The Lost City of Z Takes Viewers on a Historic Journey

miller-pattinson-holland-and-angusBy Dean Moses

From Jules Verne’s Twenty Thousand Leagues Under the Sea to King Kong and far beyond, there have been countless expeditions to parts unknown over the course of cinema history. Yes these adventures may have occupied the silver screen on innumerable occasions, yet few are grounded in reality and told with historical context like The Lost City of Z. Based on the novel, The Lost City of Z: A Tale of Deadly Obsession in the Amazon by David Grann, this film tells the factual story of Percival Fawcett’s puzzling disappearance, a Colonel who sets out to map the uncharted forests of the Amazon in the early 1900s. What begins as the simple desire for a medal soon becomes a lifelong obsession after Fawcett discovers what he believes to be evidence of an ancient city. This incites the soldier to return to the Amazon many more times over the course of his life in an attempt to discovery his fabled lost city.

This film delves deep into a man’s psyche, exploring the lengths he will go in order to indulge his compulsion, but it also transmits additional themes throughout its nearly two and a half hour running time . We see a narcissistic British society so snobbish and arrogant in its conquest of the world that it refuses to adhere to Fawcett’s claims of the Amazonian natives’ technological prowess, something the presumptive British culture believes impossible. We observe the passage of time, and the toll unfulfilled ambitions can have on a man’s body and mind. We follow the loyalty of love, family, friendship, and sacrifice in the face of certain death and impossible odds. Perhaps the most central of theme is the one that is innate in all of us: the primitive need for adventure. The Lost City of Z is not some hapless venture into the jungle with zany characters though, it’s cast in gritty clay—that of realism, events that took place over one hundred years ago. Thanks to its basis on truth, we watch the great undertakings into the Amazonian foliage—rife with danger—through a more personnel lens, one brimming with empathy. When our explorers face a barrage of arrows from a hostile tribe or run low on supplies we feel it, for these were real people submitting themselves to the great and perilous unknown.


Our sympathies are also preyed upon through the cast’s superb acting. Charlie Hunnam (Sons of Anarchy), Robert Pattinson (The Twilight Saga) Sienna Miller (American Sniper) play very different roles that are nevertheless equally central to the narrative and expertly represented. For example, Miller’s character assumes an equivalently treacherous endeavor to Hunnam’s in the form of Edwardian era England. She is a strong female lead fighting for the ability to lend her voice to discussions that are traditionally reserved for males of the time.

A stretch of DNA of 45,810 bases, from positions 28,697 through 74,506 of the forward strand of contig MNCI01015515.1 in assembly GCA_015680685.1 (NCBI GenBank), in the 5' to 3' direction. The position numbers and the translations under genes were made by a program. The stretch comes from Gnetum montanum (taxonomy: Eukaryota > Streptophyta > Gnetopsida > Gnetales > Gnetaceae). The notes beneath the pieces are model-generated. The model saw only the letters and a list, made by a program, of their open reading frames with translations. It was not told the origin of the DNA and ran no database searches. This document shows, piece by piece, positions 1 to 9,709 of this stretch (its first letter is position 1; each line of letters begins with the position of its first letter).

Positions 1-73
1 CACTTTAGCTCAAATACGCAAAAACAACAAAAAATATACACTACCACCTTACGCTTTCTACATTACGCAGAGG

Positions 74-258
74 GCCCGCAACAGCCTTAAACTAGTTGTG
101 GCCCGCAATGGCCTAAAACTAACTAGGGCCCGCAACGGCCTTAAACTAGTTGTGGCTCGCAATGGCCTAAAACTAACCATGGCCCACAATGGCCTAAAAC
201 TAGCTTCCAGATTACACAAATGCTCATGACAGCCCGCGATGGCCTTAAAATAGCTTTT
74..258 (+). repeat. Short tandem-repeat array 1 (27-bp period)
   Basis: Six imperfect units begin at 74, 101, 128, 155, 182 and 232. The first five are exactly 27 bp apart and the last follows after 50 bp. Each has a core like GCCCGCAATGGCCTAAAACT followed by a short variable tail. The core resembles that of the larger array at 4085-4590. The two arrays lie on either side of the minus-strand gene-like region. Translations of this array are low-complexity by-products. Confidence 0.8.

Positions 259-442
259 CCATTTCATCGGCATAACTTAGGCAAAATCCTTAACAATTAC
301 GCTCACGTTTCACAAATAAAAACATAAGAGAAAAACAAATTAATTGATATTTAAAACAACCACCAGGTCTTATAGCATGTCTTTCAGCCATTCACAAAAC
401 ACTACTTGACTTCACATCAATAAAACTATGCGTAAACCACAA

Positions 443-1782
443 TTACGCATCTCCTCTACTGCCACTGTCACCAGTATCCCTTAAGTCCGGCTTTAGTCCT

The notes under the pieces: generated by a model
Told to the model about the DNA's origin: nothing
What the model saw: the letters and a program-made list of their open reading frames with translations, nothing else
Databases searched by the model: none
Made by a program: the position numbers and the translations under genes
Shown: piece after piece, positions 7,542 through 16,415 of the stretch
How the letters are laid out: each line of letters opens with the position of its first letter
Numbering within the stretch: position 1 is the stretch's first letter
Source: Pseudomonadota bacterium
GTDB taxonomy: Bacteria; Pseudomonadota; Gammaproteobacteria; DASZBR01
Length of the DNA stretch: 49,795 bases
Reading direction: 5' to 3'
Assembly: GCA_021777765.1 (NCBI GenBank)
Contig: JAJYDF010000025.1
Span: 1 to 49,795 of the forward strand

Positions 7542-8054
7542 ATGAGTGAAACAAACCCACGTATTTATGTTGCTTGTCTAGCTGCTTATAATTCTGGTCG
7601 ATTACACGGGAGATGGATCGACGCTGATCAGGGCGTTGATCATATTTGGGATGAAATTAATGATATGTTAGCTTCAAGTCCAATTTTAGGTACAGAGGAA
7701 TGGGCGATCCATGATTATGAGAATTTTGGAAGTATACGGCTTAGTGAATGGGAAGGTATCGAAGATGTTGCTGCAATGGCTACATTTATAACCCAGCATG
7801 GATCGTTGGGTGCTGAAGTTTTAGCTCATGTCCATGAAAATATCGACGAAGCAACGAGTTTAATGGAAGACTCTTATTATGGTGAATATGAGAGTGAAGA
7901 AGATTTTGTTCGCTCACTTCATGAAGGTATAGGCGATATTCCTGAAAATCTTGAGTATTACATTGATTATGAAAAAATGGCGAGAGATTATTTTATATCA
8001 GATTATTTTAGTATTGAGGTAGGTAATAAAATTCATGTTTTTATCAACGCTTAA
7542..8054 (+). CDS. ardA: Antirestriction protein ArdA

While achieving its goals as an emotional thriller, The Lost City of Z similarly captures the tension of action in its portrayal of adrenaline pumping conflict. You won’t find any The Fast and Furious style set pieces with exaggerated CGI here. However, you will find gritty plausibility—men clinging to rickety rifts as they struggle to stay afloat on a vicious river, Jaguars stalking malnourished individuals through the undergrowth, and the horrors of World War 1 in Saving Private Ryan-equse dramatic performances.

The Lost City of Z will undoubtedly be too dry for some; it’s certainly not a popcorn fodder experience. It is for adventurers, however, like those depicted on film—a band of viewers willing to explore humanity in one of history’s greatest mysteries.


After the press screening had concluded, director James Gray and cast members Sienna Miller, Robert Pattinson, Tom Holland and Angus Macfadyen took to the stage at the 54th New York Film Festival to discuses the filming process with NYFF director Kent Jones.

Kent Jones: What you saw in the material, if I could just be allowed a little bit of interpretive leeway, was the pursuit of the sublime?

James Gray: It actually didn’t start that way. I was very interested in Fawcett’s character, and it had to do with the striving—the social class thing, which I thought was very interesting. Here was a guy who was of great accomplishment in many ways but extremely upset at himself and the world. I suppose that if he really did find the Lost City of Z it really wouldn’t have mattered ultimately. In fact it would have be an anti-climatic because it was clearly the thing he was using to project all of his disappointments in life. There is a scene in the end with Robert Patterson, where Rob says, “I don’t think Z will be all that it’s cracked up to be when you find it.” And I felt that was the whole key to the story. In a sense it was Fawcett’s method of coping with life’s indignities. That was what stuck out to me when I first read the book.


Jones: How did the actors orient themselves within the world of this movie?

Sienna Miller: James and I first met and talked about this film, maybe seven years ago. For me specifically, it was finding a way of making my character not just the wife. It was finding depth and substance in the era. She was really struggling against the confines of a very male, chauvinistic society. Percival and Nina Fawcett’s relationship was completely unique in that they were Buddhists, and Percival was pro her being radical. The film wasn’t about her but we wanted to find substance. James and I constantly worked and explored ways of making her substantial and for her to be the sounding board of what it would be like to be left behind and experiencing that rather than just watching her go through it. This is often in the case in films and parts that I’ve played like “You’re the woman and you do your best to find depth.”

For more information about the film or to watch the full Lost City of Z press conference visit: /daily/watch-closing-nights-lostcity-z-press-conference/

Photos by Dean Moses